Michael C. Hall — serial killer Dexter Morgan himself — has known since Showtime’s serial killer drama “Dexter” ended that a return to the character was a possibility. Instead of being killed off in the end, he only faked his death, leaving his young son with another killer (Yvonne Strahovski) and hiding out as a lumberjack.
“It’s come up in different forms,” Hall said of revivals during the show’s Comic-Con@Home panel on Sunday. “It never felt quite right in terms of the story that was presented or in terms of the timing. But, I think, along with everybody on this panel and along with everybody who’s ever watched the show and is a fan of the show, I myself have also wondered what the hell happened to this guy. And I think enough has time has passed and the storytelling opportunities were a lot more interesting for having more time between the end and now.”
“Dexter” originally ran as a drama series on Showtime, premiering in 2006 and wrapping up after eight seasons in 2013. Less than a decade after its end, Hall was ready to step back into the character’s shoes, as well as to collaborate again with creatives including original showrunner Clyde Phillips and executive producer/director Marcos Siega, both who are also back for the 10-episode revival/continuation series, “Dexter: New Blood,” which will premiere Nov. 7 at 9 p.m. and which you can see a trailer for below.
The amount of time that has passed in real life equals the amount of time passed for Dexter when the show picks things back up with him, Phillips previewed.
“One of the things that Michael insisted on, and he was completely right, was that this not be ‘Dexter’ Season 9,” he explained. “This not the next moment after the lumberjack moment. … We pick up with Dexter in another place, in another world, actually, as far away from Miami as possible.”
That the original series ending was disappointing to a large contingent of the audience was “a huge part” of wanting to return to the show to offer another take on an ending, Hall admitted.
“I think the ending was mystifying, at best, to people — confounding, exasperating, frustrating, on down the line of negative adjectives,” he said. “And I think this is a show that’s very important to all of us and the chance to revisit it and maybe in the process redefine the sense of the show’s ending and the sense of the show’s legacy more broadly was certainly a part of our motivation.”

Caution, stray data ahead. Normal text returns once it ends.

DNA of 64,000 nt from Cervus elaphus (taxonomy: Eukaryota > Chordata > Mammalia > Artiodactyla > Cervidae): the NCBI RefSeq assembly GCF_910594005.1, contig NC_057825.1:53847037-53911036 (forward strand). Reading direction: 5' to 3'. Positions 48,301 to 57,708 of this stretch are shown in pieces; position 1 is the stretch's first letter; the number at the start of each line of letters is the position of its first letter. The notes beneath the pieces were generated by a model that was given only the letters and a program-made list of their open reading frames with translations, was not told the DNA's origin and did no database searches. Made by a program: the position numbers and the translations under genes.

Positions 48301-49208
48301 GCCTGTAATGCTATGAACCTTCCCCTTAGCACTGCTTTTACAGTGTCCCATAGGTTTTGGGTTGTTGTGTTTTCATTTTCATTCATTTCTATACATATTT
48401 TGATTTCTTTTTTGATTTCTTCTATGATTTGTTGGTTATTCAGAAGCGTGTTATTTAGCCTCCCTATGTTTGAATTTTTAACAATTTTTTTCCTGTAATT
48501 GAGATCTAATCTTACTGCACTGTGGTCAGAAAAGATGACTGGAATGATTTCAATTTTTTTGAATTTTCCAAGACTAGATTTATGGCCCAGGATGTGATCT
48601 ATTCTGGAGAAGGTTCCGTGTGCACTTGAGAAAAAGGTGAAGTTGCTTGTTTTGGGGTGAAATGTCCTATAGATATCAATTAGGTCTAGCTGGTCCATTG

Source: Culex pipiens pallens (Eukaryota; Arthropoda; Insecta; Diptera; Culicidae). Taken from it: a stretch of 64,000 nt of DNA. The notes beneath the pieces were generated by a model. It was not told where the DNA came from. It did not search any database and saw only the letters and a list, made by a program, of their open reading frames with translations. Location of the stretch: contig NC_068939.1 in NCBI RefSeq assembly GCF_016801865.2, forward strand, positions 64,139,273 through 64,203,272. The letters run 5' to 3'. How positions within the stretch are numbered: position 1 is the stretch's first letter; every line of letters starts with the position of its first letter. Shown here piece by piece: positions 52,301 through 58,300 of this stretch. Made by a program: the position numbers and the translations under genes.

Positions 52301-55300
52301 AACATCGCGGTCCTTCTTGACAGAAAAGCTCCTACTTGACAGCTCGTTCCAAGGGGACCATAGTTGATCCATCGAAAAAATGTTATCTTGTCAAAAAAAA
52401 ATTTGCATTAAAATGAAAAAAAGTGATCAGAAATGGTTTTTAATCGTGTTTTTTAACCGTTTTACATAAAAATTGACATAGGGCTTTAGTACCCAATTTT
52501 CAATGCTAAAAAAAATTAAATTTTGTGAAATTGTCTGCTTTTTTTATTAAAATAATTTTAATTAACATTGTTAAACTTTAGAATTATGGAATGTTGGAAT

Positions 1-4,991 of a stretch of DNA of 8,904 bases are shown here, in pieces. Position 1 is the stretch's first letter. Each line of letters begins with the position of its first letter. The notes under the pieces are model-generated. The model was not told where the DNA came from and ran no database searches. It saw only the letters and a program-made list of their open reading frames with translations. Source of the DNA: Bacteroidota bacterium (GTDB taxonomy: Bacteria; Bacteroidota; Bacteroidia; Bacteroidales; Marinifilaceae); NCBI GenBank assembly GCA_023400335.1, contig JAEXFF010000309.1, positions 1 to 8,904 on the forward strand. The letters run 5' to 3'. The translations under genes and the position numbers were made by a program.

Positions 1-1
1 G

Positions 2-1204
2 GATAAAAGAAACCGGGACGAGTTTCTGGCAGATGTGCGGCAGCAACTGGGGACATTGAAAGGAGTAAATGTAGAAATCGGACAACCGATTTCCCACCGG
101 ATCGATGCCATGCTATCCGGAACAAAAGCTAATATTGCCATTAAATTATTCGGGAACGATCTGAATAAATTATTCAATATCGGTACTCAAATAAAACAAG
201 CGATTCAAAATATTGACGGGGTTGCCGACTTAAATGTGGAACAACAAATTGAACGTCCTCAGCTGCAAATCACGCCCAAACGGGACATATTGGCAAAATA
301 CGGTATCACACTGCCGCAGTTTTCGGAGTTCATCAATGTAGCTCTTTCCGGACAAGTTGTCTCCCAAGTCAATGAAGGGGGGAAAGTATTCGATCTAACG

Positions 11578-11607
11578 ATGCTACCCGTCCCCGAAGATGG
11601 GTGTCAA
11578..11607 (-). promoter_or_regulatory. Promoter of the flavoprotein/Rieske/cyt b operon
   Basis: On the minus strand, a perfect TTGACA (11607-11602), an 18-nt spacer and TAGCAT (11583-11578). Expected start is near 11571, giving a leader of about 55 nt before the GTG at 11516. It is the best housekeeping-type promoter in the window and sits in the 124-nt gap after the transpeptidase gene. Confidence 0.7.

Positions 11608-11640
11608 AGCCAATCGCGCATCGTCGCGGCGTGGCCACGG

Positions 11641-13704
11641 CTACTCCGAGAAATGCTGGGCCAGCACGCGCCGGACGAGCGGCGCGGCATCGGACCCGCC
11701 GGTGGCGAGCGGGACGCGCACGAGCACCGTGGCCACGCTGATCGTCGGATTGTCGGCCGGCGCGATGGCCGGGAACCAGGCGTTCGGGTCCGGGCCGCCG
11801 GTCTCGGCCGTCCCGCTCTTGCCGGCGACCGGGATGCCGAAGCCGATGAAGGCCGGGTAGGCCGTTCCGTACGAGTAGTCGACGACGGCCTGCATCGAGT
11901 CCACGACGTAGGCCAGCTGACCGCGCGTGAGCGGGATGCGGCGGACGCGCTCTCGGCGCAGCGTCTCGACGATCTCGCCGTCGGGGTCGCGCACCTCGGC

Showtime also offered a glimpse at exactly how the show will do that, not only by the presence of Julia Jones, a new cast member for the special limited series, on the panel, but also by dissecting a recent teaser for the new series.
Jones plays a woman named Angela, who is the first Native American Chief of Police in the upstate New York town in which she resides and lives (and will cross paths with the titular serial killer) — and who the actor called “challenging.”
“She’s dynamic and she has a lot to overcome,” Jones said. She is also romantically “together” with Dexter, she revealed.
In the new episodes, Dexter is not living quite as solitary a life as the original series ending may have assumed he would be: Then, the show faded out on his lone, sad, scruffy face, but now he walks through town where everyone calls out to him in cheerful greeting. Of course, they don’t call him by his previous name of Dexter Morgan — he is now known as Jim Lindsay, an alias Phillips said was something of an homage to Jeff Lindsay, who wrote the books on which the show was originally based.
“Going back to the way the show ended, I think we see Dexter having made a choice to go into self-imposed exile. And I think he’s doing very, very long, protracted penance for the people who’ve died who were close to him and not intended victims because of how he’d been living — how he’d been playing fast and loose with the code,” Hall said.
One of the things Hall believes was “confounding about the [original] ending was that Dexter didn’t say anything to us. We were accustomed to listening to his voiceover; a fundamental part of the show was feeling like you were in on his secret and implicated as a result. And the fact that he just looked at the camera and didn’t say anything was like, ‘Whoa, what are we supposed to do with that?’ So that look to the camera [in the teaser now] is kind of like, ‘Hi, I’m back, hello again.'”
And of course that has to mean he can’t abstain from his ways for too long or there would be no reason to return to the character.
“Dexter is exercising the power of his restraint,” Hall said of where we find Dexter, noting that his choice to live in a town without a lot of temptation is intentional. “His ability to not do it is something he fixates on as something as a new kind of power. It’s the only way I can imagine him living with killing — if, in fact, he hasn’t been killing.”
Dexter has been “encouraged to believe he can’t have his cake and eat it too and that if he wants to live a life and continue to do this very quiet, very unacknowledged penance for what he’s done, he’s not going to be able to go around killing people,” Hall continued. “If he’s going around killing people, he’s going to struggle to have a life … though he does maintain a fantasy that he’s able to do both.”
Given that he is carrying a leather knife wrap around town, that fantasy is certainly about to become a reality.